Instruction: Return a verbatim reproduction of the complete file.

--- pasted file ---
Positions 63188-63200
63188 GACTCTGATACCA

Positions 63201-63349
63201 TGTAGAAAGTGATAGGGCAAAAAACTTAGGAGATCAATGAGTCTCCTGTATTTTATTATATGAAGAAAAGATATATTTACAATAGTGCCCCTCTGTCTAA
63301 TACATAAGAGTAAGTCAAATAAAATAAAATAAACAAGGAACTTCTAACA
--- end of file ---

Positions 63188-63200
63188 GACTCTGATACCA

Positions 63201-63349
63201 TGTAGAAAGTGATAGGGCAAAAAACTTAGGAGATCAATGAGTCTCCTGTATTTTATTATATGAAGAAAAGATATATTTACAATAGTGCCCCTCTGTCTAA
63301 TACATAAGAGTAAGTCAAATAAAATAAAATAAACAAGGAACTTCTAACA